Labour's shadow chancellor John McDonnell has called for a fairer taxation system ahead of this Wednesday's (8 March) budget announcement.
Appearing on the BBC's The Andrew Marr Show on Sunday (5 March), the close alley of Labour leader Jeremy Corbyn outlined how his party would structure the economy if it was in power.
The veteran politician said Britain should no longer accept the public service cuts and growing income inequality seen under the Conservative government and that Labour would reverse that trend.
"We're the only economy in Europe that's growing while wages are falling," McDonnell said.
"So, it's clear what we have to do. It's very, very clear. First of all, people need a pay rise. We believe that there's a squeeze on living standards and we believe there should be a real living wage – that's £10 an hour.
"We also believe they need help with costs, so yes, capping energy costs. We believe actually bringing rail into public ownership will help us on reduced fares as well.
"But also we need to address the difference between men and women. We've still got a gender pay gap in this country. That's scandalous.
"All of those things can come about if we have a fair taxation system. We can tackle tax evasion and tax avoidance, which is on an industrial scale in this country; end the tax cuts to the rich, as we've seen under the Conservatives; and invest and grow our country.
"This is not rocket science. This is basic economics."
McDonnell restated proposals he made earlier in the week, suggesting that all people who earn over £1m ($1.23m) should publish their tax records, in what would be a radical shake up of the British tax system.
He said: "The overall principle about all this is that we have to have fairness back into our economy.
"That's why I'm saying the wealthy and corporations should be publishing their income tax returns so we can see whether there's fairness or not."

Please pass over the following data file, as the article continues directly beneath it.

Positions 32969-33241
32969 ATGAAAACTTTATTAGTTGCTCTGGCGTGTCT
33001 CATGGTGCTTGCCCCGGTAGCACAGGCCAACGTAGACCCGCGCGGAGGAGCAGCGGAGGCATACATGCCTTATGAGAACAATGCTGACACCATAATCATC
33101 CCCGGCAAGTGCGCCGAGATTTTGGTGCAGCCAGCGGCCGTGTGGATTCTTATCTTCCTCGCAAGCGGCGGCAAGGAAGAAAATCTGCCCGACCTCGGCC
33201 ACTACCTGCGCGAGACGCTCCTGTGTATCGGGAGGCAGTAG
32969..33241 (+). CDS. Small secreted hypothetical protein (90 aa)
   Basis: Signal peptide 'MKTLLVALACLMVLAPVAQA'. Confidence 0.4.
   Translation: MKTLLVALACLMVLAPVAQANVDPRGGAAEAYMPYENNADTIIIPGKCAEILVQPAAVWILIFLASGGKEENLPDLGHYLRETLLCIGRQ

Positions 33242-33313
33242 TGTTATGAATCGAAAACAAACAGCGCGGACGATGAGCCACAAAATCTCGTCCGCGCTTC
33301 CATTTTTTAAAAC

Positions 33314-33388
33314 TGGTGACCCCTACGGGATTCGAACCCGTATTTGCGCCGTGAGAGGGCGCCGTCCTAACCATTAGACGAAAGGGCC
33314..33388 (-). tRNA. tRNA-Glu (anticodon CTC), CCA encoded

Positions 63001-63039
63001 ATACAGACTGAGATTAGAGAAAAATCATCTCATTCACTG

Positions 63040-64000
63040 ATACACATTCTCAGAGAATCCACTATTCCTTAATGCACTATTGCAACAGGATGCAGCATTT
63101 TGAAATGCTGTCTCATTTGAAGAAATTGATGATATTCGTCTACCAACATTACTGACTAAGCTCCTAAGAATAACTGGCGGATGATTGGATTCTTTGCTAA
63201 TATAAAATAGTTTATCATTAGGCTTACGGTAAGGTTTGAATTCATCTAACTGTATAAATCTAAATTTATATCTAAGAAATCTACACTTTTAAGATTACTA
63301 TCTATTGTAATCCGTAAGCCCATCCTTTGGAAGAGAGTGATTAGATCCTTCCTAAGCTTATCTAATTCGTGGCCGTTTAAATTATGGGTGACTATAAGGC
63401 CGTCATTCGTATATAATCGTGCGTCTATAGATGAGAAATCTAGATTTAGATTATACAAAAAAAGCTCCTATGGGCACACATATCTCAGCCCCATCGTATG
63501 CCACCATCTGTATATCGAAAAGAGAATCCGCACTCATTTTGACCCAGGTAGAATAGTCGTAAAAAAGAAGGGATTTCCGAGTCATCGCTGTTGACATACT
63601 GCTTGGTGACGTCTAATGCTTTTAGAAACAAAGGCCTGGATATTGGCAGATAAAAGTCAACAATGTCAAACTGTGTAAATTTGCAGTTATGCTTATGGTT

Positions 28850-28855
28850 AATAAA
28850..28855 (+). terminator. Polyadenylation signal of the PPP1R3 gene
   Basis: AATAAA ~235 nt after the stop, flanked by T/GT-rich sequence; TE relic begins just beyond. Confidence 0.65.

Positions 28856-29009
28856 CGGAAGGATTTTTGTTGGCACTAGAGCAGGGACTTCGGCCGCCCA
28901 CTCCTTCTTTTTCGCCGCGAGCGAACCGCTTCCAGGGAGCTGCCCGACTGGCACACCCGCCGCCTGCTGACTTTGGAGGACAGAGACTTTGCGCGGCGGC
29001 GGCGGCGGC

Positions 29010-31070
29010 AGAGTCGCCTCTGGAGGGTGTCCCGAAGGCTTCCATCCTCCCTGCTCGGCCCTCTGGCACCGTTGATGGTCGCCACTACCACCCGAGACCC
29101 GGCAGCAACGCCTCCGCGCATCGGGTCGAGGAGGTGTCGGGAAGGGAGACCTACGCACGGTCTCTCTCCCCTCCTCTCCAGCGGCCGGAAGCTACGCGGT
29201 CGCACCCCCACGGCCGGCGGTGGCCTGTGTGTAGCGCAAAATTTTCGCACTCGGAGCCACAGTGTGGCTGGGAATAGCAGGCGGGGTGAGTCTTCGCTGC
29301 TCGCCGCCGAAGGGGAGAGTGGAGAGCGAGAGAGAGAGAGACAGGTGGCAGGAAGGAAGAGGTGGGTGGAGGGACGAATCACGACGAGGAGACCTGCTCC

After it was revealed that Chancellor Philip Hammond was planning to build a £60bn ($73.78bn) Brexit fund to help Britain survive the economic turbulence associated with leaving the EU, McDonnell called for some of that money to be syphoned into the NHS, which is facing a shortfall of funding between £8bn and £12bn.
The demand comes a day after McDonnell was one of those to take part in a demonstration in London, calling for better funding of the struggling NHS.
McDonnell added that he understood the popularity of Labour's proposals and called on the party's warring factions to unite so it could reverse the stark polling numbers and return to power.
"Well, I think you saw what Peter Mandelson said that week. He said, 'Every day, I do something to undermine Jeremy Corbyn. I make a phone call. I send an email.'
"There must have been people on the end of that line and at the end of that email chain to receive it.
"Actually, what's interesting, I think we've all looked over the edge on Copeland and we've decided we need to unite the party now.
"Yes, I will be having a cup of tea with Peter Mandelson – there will be lots we agree upon, there will be some disagreements – but I think the most important thing we've got is a responsibility to our party, but more importantly to the country."
He added: "I've said I'm happy to go along and talk to Progress [a Blairite political organisation with Labour] at any stage as well. Why? Our social care is in absolute crisis. The government's cut £4.5bn from social care. Elderly people are not getting the care they need, they're winding up at A&E, they're then being treated on trollies in hospitals, and then they can't come out of hospitals because the social care's not there.
"We've got to unite the party to provide an effective opposition so that we can then form a government."